Abbas Cuts Off Contact With Islamic Militants After Massive Homicide Bombing

Responding to one of the deadliest homicide bombings (search) in the past three years, Palestinian Prime Minister Mahmoud Abbas (search) decided Wednesday to cut off contact with Islamic militant groups and will be cracking down on them to prevent further violence.

Abbas condemned Tuesday's homicide attack in Jerusalem (search) that killed 20 and injured more than 100, saying it "cannot serve the interests of the Palestinian people." He ordered Palestinian security forces to investigate.

The Palestinian Authority decided to cut all dialogue with Islamic Jihad (search) and Hamas (search) -- the two groups that claimed responsibility for the bombing -- and instead use security forces to take action against the groups in the coming days, a Palestinian official said on condition of anonymity. It was unclear what sort of action was planned.

The attack Tuesday night was one of the deadliest Israel has seen in the past three years of violence. More than 100 people were injured, 40 of them children, hospital officials said.

• Video: Jerusalem Bus Bombing

The attack marked perhaps the most serious blow yet to the U.S.-backed "road map" (search) peace plan unveiled three months ago.

Israel immediately froze all contacts with the Palestinian Authority and canceled the planned handover of two West Bank towns to Palestinian control, a move that had been expected later this week. The Israeli army also closed border crossings to seal off the West Bank and Gaza Strip.

Early Wednesday, police heightened their patrols throughout Israel.

Abbas was meeting with Islamic Jihad leaders in the Gaza Strip at the time of the explosion, to persuade them to halt attacks.

The homicide bomber, who police said was disguised as an ultra-Orthodox Jew, blew his bomb up in the center of the tandem bus, which has two passenger sections, shortly after 9 p.m. on a main thoroughfare in central Jerusalem.

Many Jewish worshippers had stepped aboard at the Jewish holy site, the Western Wall. The bus was headed to an ultra-Orthodox Jewish neighborhood on the city's outskirts.

"I had just come home from praying at the Western Wall and was heading home," said Zvi Weiss, an 18-year-old seminary student from New York City who sat in the front of the bus and escaped unharmed.

"The bomb went off at the back of the bus. Everything went black. I climbed out of the broken window and started running," Weiss said. "All around me there were people covered in blood, screaming, some with limbs missing."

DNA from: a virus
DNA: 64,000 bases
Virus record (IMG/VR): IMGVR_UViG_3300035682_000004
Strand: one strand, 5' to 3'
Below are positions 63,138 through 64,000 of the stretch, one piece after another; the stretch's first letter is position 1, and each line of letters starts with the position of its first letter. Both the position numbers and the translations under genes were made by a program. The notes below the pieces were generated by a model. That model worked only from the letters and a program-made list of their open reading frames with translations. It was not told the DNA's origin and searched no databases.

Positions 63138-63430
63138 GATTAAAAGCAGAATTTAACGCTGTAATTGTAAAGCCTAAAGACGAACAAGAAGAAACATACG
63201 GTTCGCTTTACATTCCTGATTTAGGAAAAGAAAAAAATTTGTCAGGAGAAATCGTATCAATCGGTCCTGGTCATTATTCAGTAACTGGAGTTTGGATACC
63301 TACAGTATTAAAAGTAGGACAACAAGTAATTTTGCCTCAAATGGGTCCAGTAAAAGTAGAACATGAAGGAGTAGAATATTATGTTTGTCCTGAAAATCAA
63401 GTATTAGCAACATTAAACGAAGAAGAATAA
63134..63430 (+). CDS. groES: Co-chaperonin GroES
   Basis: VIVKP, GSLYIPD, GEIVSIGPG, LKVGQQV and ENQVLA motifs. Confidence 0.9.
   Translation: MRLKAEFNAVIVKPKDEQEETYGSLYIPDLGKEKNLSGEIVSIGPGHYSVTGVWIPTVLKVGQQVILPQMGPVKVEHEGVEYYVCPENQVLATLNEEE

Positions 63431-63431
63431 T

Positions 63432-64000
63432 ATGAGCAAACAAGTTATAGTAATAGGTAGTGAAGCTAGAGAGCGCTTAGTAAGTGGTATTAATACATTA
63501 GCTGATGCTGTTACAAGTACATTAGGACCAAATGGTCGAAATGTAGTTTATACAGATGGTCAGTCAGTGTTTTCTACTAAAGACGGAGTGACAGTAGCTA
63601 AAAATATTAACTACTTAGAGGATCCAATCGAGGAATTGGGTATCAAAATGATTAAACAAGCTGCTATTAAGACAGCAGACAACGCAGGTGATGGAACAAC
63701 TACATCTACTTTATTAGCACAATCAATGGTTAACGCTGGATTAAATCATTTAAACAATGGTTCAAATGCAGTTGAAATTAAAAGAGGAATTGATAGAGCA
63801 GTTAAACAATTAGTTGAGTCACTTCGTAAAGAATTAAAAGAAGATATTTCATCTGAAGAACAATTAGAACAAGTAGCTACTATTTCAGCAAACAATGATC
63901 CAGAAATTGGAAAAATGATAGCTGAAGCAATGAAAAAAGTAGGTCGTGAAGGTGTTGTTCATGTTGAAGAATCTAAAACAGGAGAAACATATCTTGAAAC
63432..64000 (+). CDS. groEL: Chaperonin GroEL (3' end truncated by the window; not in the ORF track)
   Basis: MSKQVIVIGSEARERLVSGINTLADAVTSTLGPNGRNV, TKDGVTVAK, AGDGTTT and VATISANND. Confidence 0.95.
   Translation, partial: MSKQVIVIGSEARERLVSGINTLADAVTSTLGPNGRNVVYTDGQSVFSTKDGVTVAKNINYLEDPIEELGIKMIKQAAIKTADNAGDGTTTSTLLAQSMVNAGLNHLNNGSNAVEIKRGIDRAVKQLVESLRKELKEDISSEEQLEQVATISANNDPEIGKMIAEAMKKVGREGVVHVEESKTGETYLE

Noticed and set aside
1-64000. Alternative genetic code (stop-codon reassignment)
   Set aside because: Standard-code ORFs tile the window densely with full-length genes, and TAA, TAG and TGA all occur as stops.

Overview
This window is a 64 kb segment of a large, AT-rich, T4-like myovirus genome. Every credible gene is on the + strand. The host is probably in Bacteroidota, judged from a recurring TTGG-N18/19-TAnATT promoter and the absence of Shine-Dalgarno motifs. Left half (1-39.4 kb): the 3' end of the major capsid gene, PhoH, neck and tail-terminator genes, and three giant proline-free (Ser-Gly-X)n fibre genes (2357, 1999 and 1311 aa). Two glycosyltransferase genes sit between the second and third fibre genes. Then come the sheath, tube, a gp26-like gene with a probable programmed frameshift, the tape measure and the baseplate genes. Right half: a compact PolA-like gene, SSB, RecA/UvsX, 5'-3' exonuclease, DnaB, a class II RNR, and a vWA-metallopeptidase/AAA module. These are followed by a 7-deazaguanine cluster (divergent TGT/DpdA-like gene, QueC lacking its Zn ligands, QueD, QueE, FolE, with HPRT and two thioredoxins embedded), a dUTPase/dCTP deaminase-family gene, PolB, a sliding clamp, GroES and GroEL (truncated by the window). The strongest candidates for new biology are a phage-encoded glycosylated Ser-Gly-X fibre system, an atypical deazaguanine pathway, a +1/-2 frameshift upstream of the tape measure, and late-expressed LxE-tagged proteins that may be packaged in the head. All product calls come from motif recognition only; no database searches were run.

New York State Assemblyman Ryan Karben, who represents Rockland County, said Goldie Taubenfeld, 43, of New Square, N.Y., was among those killed. He said Taubenfeld's teenage daughter survived and her 6-month-old son is missing. Taubenfeld, a mother of 13, was visiting Israel with her family.

Police said the bomb had been packed with bits of metal for greater deadliness.

The road map plan requires Palestinian security forces to dismantle militant groups, something Abbas has said he cannot do for fear of setting off internal fighting. The militants declared a unilateral truce June 29, but have repeatedly broken their pledge since then.

However, Israeli analysts predicted the sides would continue trying to implement the road map. Alex Fishman, a military correspondent for the Israeli newspaper Yediot Ahronot, said the United States would likely increase its pressure on the Palestinian Authority to round up militants.

"It is absolutely necessary to continue on the political track because the alternative is a return to the never-ending cycle of blood," Fishman wrote.

The bombing drew statements of condemnation and condolences from the United States, the European Union, Britain and the United Nations.

U.N. Secretary-General Kofi Annan urged Abbas "to take decisive action to arrest the instigators of this attack and prevent such attacks from happening again," U.N. spokesman Fred Eckhard said in New York. Annan also urged Israel to "act with restraint in the face of this provocation, and not contribute to a renewed cycle of violence and revenge."

Since the intefadeh began in September 2000, more than 2,400 people have been killed on the Palestinian side and more than 800 on the Israeli side.

Last week, Islamic Jihad threatened attacks on Israelis to avenge the killing of a senior operative, Mohammed Sidr, in an Israeli arrest raid in the West Bank city of Hebron.

In a phone call to The Associated Press, Islamic Jihad claimed responsibility for Tuesday's bombing, saying it was in revenge for the killing of Sidr, whom Israel had accused of plotting attacks.

But later Hamas distributed fliers in Hebron saying the bombing was carried out by one of its supporters, identified as Raed Abdel-Hamed Mesk, 29, a mosque preacher from Hebron.

Mesk was a close friend of Sidr, Israel Army Radio reported.

Hamas released Mesk's farewell video. The plump man with a bushy beard said he was a member of the Hamas military wing, Izzedine al Qassam, and accused Israel of violating the cease-fire offered by Hamas.

After the bombing, Israeli troops arrested nine wanted Palestinians in the West Bank, the army said.

The Associated Press contributed to this report.